This is a review of the recent re-issue edp. It is certainly under-whelming. A bit of mint, a characterless lavender and a slightly acrid wood note. Mediocre attempt at recreating a classic - they should not have bothered.
The original I hear was extraordinary. In addition to the notes at the top of this page, it additionally had spikenard and petit grain in its top notes.
Only two old style classic fougeres rock these days - Penhaligon's English Fern and Trumper's Wild Fern. You can't go wrong with either of these two.
Stay away from this Houbigant re-issue of Fougere Royale.
First Edit - I have just experienced the vintage edc. It is a simple lavender fragrance, and as Barbara Herman notes, "much more subtle and natural." Still under-whelming, but without all those ridiculous notes the re-issue imbued it with. This is going back in time and experiencing the grandfather of all men's (non-floral) scents. As such, all serious scentaholics should experience a reference sample - available only from The Perfumed Court.
24th February, 2014 (last edited: 08th April, 2014)
Nice smelling but still an impostor
To qualify as a fougère, a fragrance needs to have 3 essential elements: lavender, coumarin, oakmoss. While this 2010 release might be an attempt at re-conceptualizing a classic structure within the constraints imposed by IFRA, none of the 3 elements is adequately represented to carry the genre across. It smells more like a lightly spiced floral tea over a lightweight synthetic base. As pleasant as it is, it lacks presence. If this piece of work is a fougère then I must be the world's greatest perfumer.
Pros: Lovely chamomile note
Cons: Not fougère enough."
The first and still a very good fougère
The original EdC version:
The top notes are a nice mix of Bergamot and lavender. When he drydown begins, a delightful floral note emerges, which in my skin has carnation and geranium dominating, with a hint of rose in the background. It is beautifully crafted. This floral core gives the fragrance a softness that is much more prominent than in many of the chypres released in the following decades, especially those loud ones in the Sixties, Seventies and Eighties. The base adds an oakmoss that is comparatively restrained, and a gentle sweetness based on tonka and vanilla. Initially projection and silage are all right, but after a couple of hours it is close on my skin, with a total longevity of about four hours. Historially this is the first fougère ever made, and groundbreaking creation of a new class of fragrances, and after 130 years still remains a very well blended, delightful and versatile composition.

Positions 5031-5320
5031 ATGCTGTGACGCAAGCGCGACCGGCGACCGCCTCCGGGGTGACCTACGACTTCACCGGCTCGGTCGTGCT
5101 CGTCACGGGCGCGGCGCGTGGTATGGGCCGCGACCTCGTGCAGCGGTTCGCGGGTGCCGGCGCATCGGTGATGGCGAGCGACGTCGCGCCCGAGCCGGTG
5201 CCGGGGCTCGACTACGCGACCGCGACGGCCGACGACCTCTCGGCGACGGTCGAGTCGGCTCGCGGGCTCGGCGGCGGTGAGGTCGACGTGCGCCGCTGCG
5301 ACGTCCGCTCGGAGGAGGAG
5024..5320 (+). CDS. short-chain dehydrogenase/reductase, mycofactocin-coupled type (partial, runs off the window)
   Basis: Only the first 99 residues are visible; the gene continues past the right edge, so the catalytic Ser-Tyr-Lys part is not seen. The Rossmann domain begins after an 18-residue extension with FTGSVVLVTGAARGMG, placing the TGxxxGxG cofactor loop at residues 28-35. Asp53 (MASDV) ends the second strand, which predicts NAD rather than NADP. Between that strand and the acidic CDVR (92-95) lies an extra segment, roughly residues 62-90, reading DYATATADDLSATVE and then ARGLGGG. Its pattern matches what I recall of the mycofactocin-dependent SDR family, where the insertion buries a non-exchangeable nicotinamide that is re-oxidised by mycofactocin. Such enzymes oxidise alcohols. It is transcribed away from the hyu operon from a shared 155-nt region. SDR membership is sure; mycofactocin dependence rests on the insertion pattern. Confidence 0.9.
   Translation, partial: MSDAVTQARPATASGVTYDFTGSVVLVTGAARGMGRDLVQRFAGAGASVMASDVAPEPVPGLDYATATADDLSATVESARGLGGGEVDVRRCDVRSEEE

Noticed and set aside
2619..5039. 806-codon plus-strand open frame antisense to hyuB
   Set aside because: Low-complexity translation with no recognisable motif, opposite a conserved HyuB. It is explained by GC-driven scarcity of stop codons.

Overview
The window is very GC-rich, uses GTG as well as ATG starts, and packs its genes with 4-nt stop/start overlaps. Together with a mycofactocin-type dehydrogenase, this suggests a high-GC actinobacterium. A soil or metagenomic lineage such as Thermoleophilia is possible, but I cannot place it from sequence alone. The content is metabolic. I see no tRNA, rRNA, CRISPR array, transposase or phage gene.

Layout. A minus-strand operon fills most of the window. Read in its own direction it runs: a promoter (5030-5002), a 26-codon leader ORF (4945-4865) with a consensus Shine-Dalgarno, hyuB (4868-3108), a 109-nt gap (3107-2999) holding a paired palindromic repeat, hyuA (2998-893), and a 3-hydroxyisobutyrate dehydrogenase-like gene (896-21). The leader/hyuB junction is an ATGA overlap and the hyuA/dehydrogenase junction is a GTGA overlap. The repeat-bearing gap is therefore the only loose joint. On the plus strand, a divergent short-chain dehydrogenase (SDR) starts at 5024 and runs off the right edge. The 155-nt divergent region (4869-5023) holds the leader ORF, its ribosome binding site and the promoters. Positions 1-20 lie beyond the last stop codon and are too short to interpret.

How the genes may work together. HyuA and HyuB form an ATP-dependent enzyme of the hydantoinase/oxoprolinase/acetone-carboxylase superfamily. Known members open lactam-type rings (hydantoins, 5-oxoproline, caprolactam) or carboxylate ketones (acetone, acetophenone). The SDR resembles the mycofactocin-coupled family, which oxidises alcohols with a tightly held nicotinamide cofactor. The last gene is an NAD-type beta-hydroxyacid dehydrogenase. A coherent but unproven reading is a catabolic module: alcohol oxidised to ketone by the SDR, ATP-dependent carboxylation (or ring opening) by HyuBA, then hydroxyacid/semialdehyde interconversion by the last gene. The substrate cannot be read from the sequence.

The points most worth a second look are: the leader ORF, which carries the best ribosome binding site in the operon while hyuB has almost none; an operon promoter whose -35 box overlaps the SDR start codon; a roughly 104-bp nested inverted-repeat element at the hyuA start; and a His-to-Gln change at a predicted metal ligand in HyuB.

*This is primarily a review of the vintage EdC of Fougere Royale with a side-by side comparison to the current EdP re-issue...
Fougere Royale EdC (vintage) opens with very aromatic lavender and mild bergamot before quickly transitioning to its primary overall accord as the lavender remains, now coupling with a combination of oakmoss and hay-like coumarin rising from the base, with a very mild cinnamon undertone with mild herbs joining it. During the later stage of the dry-down the scent grows faint with hints of vanilla detectable underneath the rapidly receding herbal green accord. Projection and longevity are well below average, with the scent lasting only 3 hours on skin before it is nearly undetectable.
Fougere Royale EdP (re-issue) opens with a sparkling bergamot mixing with a more subdued lavender than the EdC and a very notable cinnamon or nutmeg undertone. The scent has a very soapy vibe that is missing the oakmoss and coumarin the EdC features so prominently early, instead focusing on the bergamot, lavender and cinnamon solely. This combination holds for most of the scent's duration until the later dry-down, as very subtle oakmoss is revealed as the bergamot and lavender completely dissipate. Joining the just detectable oakmoss is a relatively dry amber that rounds out the scent's development. Projection is average and longevity is below average at about 4-6 hours on skin.